CHICAGO - They call the National Hardware Show the "World's Fair of Home Improvement."

CHICAGO - They call it "The World's Fair of Home Improvement." Compared to some fairs, The National Hardware Show leaps a much higher bar.

It's the Guggenheim of Home Improvement; what McCormick Place was built for. More than 3,000 exhibitors were showing 10,000 products. And once we saw them, we realized we needed about one-third of them, as soon as possible.

Home improvement is a $300 billion retail market, and the industry grew 6% last year. Homeowners' thirst for tools and other useful stuff has not been slaked, and suppliers all over the world are battling for their share.

You could get everything you need in this one place. Categories of products included hardware; paint and home decorating; lawn, garden, outdoor living; plumbing, electrical, hvac, housewares and building products.

This is a trade show, of course, held for buyers, not consumers. Retail execs, store managers, and merchandise managers are exhibitors' targets. All understood that the successful booth should show buyers exactly how great the products would look on their shelves. Packaging and presentation appeal to a strong impulse to purchase, a major factor in hardware buys, according to experts.

The result is that the show looks like an enormous retail store. "Honey, why don't you go look at the grills while I pick out door handles for the closets? Don't buy anything unless we talk about it."

No actual buying was allowed on the floor, at least not the retail kind. You couldn't even walk around with individual items. This rule was meant to stop those who would help themselves to a cordless drill while booth personnel were occupied.

The broadcast TV networks did segments for their morning shows, and cable TV channel HGTV proved it is growing in size and influence with its coverage. Local TV and radio stations attended, and hundreds of print journalists, both consumer and trade, looked for copy.

DIY, not trade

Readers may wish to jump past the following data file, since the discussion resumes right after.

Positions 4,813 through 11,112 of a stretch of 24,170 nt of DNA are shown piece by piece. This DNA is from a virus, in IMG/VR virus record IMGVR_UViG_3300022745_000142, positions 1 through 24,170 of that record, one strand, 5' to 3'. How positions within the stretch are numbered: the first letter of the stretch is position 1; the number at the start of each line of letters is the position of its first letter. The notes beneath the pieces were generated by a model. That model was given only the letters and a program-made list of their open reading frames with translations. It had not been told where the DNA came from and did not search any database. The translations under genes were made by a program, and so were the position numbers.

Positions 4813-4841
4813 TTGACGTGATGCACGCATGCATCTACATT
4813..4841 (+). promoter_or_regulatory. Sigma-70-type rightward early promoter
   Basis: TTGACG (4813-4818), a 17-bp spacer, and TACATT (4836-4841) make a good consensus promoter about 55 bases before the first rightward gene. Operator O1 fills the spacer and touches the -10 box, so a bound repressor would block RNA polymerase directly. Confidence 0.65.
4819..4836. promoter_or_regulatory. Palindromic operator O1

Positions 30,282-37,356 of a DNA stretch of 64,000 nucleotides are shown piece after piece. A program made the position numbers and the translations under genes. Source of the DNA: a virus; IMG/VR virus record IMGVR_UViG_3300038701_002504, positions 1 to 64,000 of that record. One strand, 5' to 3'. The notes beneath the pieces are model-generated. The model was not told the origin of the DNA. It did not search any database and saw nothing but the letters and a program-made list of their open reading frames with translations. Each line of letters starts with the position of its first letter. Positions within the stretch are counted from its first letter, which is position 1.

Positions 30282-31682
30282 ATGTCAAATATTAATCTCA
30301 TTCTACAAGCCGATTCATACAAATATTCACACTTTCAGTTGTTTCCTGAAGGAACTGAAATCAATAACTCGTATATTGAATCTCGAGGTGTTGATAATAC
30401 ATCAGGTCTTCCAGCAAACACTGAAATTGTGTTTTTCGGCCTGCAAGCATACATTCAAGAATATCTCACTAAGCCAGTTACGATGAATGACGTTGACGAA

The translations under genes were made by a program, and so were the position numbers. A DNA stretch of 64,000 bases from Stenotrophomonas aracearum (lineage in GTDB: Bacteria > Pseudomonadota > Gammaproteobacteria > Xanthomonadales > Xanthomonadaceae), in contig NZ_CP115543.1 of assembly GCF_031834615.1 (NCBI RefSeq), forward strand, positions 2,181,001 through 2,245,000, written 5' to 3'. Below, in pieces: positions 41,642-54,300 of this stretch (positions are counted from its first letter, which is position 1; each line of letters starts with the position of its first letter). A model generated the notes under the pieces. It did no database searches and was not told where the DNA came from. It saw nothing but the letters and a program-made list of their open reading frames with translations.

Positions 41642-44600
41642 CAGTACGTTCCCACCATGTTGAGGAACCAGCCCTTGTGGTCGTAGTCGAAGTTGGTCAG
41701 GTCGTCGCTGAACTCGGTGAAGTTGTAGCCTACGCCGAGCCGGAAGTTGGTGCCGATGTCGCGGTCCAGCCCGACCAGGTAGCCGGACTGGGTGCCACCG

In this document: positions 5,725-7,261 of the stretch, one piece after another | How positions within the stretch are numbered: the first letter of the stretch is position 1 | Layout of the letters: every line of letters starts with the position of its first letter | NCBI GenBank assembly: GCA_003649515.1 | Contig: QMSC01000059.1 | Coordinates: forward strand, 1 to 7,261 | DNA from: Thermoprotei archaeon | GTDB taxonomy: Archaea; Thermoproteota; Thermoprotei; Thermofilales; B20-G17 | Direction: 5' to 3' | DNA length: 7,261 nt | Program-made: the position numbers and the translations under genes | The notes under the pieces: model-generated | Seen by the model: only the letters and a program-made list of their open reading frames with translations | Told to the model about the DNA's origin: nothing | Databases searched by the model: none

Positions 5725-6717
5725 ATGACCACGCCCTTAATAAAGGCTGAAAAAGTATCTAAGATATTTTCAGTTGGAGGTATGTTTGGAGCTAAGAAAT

Almost all of these exhibitors have trade divisions to address the pro-residential, commercial and industrial markets. They are happy to take your card and will get back to you with full information on their commercial-quality product lines and buying plans. Some even had the trade guy around if you wanted to talk on the floor.

Still, most booths were primarily home-oriented. If you were looking for counter items to sell to tradesman, there wasn't a lot here to get excited about. The usual suppliers will be able to continue fill your needs without you missing something revolutionary. We did not see the ultimate pair of snips at the hardware show. We did see a very long level called "The Big Johnson."

On these pages, we decided to go with the flow and present what we found new, fun and interesting, even if some items will not increase the profitability of your sheet metal operation by a single 0.01%. We did not deviate from one strongly held principle: The item must be useful. Or at least somewhat useful.

We were especially attracted to individual innovators, people who actually translated an idea for something better into a marketable product. At this stage, one major sale puts their products into the home improvement mainstream. If the sale never comes, they've got another idea.

To enjoy the show fully, whether you attended or not, you must peruse the Web site. There you may browse through all the product categories that strike your interest, and zero in on the suppliers that fit your particular needs. Since most of us are not trying to fill the aisles at The Home Depot, we can ignore the thousands of products that hold no appeal and concentrate on those that look too good to pass up.

All contact information for manufacturers is listed at the end of this artcile.

Targeting tailgaters